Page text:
It’s time to make a presentation layer. So stick to the main component of the TextView class.


In this example, I will add new contacts to the table by using the 3 newly created contacts and then display them.

On the main activity onCreate method, the most important element for us is located in lines 18-28. Line 18 is the creation of a database manager object – that is, the class that is responsible for connecting to the database and operations on it. The constructor of this class requires a stencil. Here, as a counter, I indicate “this”, and thus the current activity. Using the “addContact” method included in this class, I add three new contacts. Next, I want to download them from the database and display them on the screen. I am using the All method, which returns a Cursor object. Processing such a cursor is not the most convenient, so in a moment we will deal with the conversion of everything in such a way that the method returns all objects, such as the Contact class. Step by step. For now, we have spartan conditions.

In the while loop (line 23) we see the moveToNext () method, using this method allows us to move the query result down the line as long as there are still some data to read. In lines 24-27, I assign column contents from the following rows according to the position of this column from the left – hence the getInt (0), getString (3) calls – the column number from the left according to the order we mentioned in the method. Classroom ManagementBase. Note that I also use different methods depending on the expected type of data returned from the query – I mean the getString and getInt methods. Keep this in mind, because if you try to do getInt or getLong example and you get a text string, the program throws an exception. In line 28, I simply concatenate the information and display it in the TextView component that I glued there a moment ago. In order not to get stuck in a long string of characters – before each subsequent contact I paste “\ n” means the newline.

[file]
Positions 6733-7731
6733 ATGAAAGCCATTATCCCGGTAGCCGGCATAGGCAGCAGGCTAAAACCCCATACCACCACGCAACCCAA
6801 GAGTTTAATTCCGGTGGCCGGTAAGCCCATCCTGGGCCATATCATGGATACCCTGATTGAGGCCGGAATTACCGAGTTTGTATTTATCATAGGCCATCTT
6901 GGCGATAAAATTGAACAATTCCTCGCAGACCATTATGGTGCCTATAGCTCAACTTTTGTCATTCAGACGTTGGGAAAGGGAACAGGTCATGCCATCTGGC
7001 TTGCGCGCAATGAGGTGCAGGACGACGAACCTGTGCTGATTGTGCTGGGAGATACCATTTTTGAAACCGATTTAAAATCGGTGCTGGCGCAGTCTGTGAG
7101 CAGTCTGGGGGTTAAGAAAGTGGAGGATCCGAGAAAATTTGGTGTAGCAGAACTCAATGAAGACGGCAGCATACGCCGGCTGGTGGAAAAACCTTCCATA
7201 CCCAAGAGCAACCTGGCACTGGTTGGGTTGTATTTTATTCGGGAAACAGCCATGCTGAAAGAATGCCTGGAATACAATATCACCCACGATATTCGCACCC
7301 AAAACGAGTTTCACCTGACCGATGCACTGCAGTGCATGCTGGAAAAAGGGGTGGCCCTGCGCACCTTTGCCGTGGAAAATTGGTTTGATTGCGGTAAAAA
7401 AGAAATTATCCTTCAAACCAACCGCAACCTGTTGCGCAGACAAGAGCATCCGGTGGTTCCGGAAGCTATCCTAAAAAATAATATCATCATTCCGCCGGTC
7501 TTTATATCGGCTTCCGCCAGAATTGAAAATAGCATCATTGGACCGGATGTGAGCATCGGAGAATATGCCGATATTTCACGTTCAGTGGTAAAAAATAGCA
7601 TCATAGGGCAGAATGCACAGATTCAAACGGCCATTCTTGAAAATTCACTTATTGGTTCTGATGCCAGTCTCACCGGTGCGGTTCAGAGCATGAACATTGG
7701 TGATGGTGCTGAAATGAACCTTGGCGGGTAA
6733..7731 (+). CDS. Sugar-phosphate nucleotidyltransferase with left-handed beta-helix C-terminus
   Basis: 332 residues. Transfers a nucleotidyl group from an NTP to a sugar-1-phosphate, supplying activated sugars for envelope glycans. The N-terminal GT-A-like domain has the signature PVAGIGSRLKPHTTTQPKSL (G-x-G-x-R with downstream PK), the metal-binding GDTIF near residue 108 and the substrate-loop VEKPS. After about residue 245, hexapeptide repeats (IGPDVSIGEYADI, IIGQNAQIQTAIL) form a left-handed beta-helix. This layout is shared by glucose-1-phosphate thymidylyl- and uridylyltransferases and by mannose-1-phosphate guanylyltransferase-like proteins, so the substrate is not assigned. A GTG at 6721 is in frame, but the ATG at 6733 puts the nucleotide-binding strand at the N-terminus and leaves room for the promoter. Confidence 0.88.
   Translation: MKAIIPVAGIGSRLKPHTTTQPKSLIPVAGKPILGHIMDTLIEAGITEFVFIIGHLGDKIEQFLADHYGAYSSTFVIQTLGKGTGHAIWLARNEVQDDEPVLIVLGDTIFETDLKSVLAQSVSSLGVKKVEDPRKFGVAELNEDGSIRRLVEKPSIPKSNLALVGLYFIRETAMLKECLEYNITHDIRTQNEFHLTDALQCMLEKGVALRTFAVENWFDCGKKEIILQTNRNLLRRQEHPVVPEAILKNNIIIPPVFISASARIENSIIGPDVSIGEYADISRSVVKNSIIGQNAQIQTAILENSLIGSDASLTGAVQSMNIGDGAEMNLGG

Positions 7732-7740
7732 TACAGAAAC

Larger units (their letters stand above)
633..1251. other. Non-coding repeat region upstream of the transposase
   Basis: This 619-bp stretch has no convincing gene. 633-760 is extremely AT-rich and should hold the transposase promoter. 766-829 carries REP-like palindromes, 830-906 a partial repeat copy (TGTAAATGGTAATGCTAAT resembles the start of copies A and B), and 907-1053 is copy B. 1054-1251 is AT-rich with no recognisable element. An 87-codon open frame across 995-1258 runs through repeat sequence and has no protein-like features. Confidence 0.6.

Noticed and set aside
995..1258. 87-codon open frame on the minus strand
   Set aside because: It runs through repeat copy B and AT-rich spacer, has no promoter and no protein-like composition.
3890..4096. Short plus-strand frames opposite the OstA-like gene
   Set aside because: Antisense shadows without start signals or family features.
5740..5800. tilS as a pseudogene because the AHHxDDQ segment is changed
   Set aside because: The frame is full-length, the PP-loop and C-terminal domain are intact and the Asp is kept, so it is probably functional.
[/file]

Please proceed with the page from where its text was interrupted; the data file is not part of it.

I will show you an interesting property based on a certain example. The contents of this database will persist between subsequent runs of the program. So if I run this program again, and so I add three new contacts, I should now see duplicate records. The only thing that should distinguish it is the record identifiers, ie the content of the column that is the primary key of the “phones” table and having the “autoincrement” property. So I make a small cosmetic change in the code:

In line 28 I add only column display No other changes are not applied. The effect is as we predicted:


In order for the program to be useful in any way and to make the code clear, you will need to make a few changes:

  • Get rid of this nasty “TextView” at the very top of the list.
  • Add the ability to delete contacts
  • Add the ability to update contacts
  • Create a “Contact” class and use objects of this class rather than a list of String elements.
  • Provide methods that allow you to retrieve your contacts according to the criteria (eg ID, phone number, or name).
  • Add some pane to allow you to add, update and delete contacts easily.
  • Separate the code responsible for reading, writing, updating and deleting contacts to a separate class.

Resolution # 1 only comes down to clearing the text displayed in the TextView component before completing it in the loop. We see it in line 22:

By the way, we see that our 3 contacts have been added again;) With that, we have to do something. In plus that we have different identification numbers.


So I’m going to add a simple method for deleting unnecessary records.